Who gets to decide if her life matters?
For the woman in Target with her bald head wrapped in a colorful scarf, barely able to push her cart down the aisle because she’s weak, she’s coming to the end, she might not make it: Did her life matter?
She smiled at me like a mom, so I bet she was a calm and soothing mom who opened a lot of curtains to let the light shine and made a lot of beds. Did all those cheerios she swept off the floor ever add up to something that mattered? Did all those toilets she scrubbed, or all those vacuums she pushed, or all those book reports she edited for her kids, did those matter?
Maybe she never finished her college degree, she never wrote a book, she never started something noble like a charter school for Autistic children or a shelter for battered women. Maybe she didn’t have time, with all those cheerios and toilets and vacuums and book reports.
Maybe she ran out of time.
Too shy to ask for help to climb the tree as a little girl, too stage-freight to join the choir in high school; then, grown-up, but too confused to wrestle with the Classics, too busy to learn to paint, too tired to find a hobby, too distracted to figure out what kind of music she likes.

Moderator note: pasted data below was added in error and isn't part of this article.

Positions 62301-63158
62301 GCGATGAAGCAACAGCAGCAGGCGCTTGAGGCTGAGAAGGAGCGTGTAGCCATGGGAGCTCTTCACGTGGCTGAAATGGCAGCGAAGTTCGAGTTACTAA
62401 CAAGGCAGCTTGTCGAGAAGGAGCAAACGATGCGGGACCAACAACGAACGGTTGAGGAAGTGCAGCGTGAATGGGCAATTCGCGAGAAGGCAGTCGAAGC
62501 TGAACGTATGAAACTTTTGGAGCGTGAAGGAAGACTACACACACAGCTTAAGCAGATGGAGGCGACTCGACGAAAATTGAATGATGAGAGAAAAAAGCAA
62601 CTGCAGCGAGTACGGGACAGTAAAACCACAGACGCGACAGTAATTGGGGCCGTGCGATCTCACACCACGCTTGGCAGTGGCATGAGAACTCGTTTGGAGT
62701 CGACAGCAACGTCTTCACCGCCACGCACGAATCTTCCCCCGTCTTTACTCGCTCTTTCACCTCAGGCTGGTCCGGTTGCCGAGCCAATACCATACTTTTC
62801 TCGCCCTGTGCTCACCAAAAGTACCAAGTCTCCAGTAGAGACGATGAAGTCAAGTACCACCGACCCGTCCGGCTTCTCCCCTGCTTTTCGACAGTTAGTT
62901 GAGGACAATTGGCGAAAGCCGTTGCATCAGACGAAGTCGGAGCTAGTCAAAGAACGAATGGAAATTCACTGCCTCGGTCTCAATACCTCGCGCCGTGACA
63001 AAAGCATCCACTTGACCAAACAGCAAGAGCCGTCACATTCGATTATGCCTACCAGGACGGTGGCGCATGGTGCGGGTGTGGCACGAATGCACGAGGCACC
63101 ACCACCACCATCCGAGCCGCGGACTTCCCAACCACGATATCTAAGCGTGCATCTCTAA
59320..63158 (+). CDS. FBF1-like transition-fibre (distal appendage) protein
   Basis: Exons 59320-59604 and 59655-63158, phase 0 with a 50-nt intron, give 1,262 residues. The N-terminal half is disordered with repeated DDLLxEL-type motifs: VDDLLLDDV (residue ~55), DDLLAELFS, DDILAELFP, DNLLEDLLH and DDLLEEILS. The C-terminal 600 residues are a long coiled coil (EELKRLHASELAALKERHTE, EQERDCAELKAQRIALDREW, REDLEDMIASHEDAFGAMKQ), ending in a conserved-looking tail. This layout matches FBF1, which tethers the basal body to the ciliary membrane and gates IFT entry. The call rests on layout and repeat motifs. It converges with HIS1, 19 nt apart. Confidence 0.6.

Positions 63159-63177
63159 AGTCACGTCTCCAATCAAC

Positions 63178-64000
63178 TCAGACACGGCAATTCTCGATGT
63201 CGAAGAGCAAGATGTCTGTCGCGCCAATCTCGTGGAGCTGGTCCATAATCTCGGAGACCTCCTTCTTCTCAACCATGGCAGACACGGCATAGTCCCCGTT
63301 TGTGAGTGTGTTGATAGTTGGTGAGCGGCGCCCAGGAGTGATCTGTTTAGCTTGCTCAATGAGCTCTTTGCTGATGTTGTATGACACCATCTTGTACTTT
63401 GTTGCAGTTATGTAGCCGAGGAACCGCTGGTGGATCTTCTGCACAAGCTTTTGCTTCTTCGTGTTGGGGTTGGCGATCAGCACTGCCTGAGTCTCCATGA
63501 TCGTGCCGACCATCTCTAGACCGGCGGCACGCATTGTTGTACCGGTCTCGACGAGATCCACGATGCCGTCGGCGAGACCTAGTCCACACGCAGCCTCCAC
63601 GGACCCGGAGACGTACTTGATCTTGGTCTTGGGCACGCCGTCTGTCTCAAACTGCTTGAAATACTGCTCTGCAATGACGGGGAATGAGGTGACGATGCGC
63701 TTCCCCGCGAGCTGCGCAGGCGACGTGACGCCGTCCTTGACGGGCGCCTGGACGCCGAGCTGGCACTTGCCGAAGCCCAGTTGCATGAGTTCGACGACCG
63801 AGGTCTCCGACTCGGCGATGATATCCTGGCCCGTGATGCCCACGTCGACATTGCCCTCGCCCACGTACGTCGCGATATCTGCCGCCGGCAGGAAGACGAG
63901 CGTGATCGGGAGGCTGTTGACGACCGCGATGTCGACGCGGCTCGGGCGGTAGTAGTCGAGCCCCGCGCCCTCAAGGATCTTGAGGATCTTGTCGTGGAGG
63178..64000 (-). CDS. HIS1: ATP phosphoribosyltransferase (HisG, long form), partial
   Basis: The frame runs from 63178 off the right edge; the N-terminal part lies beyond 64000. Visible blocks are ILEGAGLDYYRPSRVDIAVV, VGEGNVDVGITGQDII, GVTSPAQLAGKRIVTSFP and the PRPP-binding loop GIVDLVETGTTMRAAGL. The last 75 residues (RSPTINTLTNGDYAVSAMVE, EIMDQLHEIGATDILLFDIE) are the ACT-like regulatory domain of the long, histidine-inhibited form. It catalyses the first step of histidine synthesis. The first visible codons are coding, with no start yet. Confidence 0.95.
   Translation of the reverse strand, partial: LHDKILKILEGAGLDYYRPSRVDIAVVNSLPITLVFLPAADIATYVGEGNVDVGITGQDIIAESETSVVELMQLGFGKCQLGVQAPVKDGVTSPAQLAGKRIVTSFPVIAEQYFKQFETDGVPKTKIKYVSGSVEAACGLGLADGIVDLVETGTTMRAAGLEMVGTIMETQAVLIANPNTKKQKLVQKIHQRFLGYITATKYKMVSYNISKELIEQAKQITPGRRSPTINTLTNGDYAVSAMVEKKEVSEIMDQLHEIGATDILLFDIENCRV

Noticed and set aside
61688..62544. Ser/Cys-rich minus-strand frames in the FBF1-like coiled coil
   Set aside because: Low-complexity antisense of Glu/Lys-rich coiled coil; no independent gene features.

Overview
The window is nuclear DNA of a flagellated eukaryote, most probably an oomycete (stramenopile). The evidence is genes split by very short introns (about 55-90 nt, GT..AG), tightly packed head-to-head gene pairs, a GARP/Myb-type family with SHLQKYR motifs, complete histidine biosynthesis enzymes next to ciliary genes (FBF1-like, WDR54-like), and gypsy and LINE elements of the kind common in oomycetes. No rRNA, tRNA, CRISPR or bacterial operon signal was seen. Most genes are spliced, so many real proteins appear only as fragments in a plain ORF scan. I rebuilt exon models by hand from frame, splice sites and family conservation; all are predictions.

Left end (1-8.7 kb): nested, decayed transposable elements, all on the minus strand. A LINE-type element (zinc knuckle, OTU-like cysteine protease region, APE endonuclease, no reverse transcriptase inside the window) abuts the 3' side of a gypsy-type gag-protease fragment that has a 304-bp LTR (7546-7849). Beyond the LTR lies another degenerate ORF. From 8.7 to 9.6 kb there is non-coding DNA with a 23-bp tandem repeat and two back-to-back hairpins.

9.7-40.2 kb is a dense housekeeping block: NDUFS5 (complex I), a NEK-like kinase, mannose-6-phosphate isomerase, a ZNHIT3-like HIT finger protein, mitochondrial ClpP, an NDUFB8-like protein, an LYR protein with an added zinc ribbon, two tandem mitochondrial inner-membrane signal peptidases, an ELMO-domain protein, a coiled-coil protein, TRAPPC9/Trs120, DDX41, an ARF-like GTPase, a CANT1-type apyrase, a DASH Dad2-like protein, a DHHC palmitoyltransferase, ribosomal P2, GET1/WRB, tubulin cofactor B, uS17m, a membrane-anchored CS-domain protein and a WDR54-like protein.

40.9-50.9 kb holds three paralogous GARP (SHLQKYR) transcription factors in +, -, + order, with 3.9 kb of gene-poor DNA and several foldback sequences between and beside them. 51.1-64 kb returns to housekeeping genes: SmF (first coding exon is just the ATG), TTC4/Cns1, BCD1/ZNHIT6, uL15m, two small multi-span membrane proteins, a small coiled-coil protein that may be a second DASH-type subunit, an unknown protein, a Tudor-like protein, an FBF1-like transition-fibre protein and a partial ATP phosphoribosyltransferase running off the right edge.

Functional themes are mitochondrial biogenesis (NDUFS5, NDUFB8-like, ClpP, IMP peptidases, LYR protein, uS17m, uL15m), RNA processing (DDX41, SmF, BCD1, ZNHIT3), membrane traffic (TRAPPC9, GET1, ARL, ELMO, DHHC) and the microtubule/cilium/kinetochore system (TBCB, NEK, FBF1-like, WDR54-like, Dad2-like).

Does it matter, the tally marks of loads of laundry folded or rooms dusted? Does it matter, all those nights she took a bubble bath instead of serving at the soup kitchen?
At her funeral, family and friends and neighbors will come up to the microphone and say, again and again, in the same but different words, “She was kind…she was sweet…she always had a smile on her face.”
If enough tears are shed during the eulogy given by her son, then does that mean her life mattered? If she loved and was loved, does that mean she had a life that mattered?
During her days here, she didn’t cause a scene, she didn’t fuel the family drama. She didn’t complain. She kissed her husband like real people do. She would sneak an episode of her favorite soap opera, or grab another piece of chocolate from her hidden stash. But she still kept a full house cleaned, showered, fed, and loved. Does that matter?
She looked pretty, but not like a supermodel. She had stubby fingernails and wasn’t anything you’d see in a fashion magazine. She never wrestled with the meaning of life–she just lived it. She was never hungry. She was never forced to give up her seat on the bus. She enjoyed a glass of wine, but never needed more and more. She never made it out of the country, but she liked home just fine.
Who gets to decide if her life mattered?
I saw how hard she worked to push that cart down the aisle at Target. I saw how pale her skin was. I saw her barely smile at me, as I got caught staring at her colorful scarf on her bald head. I saw her pain. I saw her suffering.
I saw her. And I think her life matters, or mattered, wherever she is now.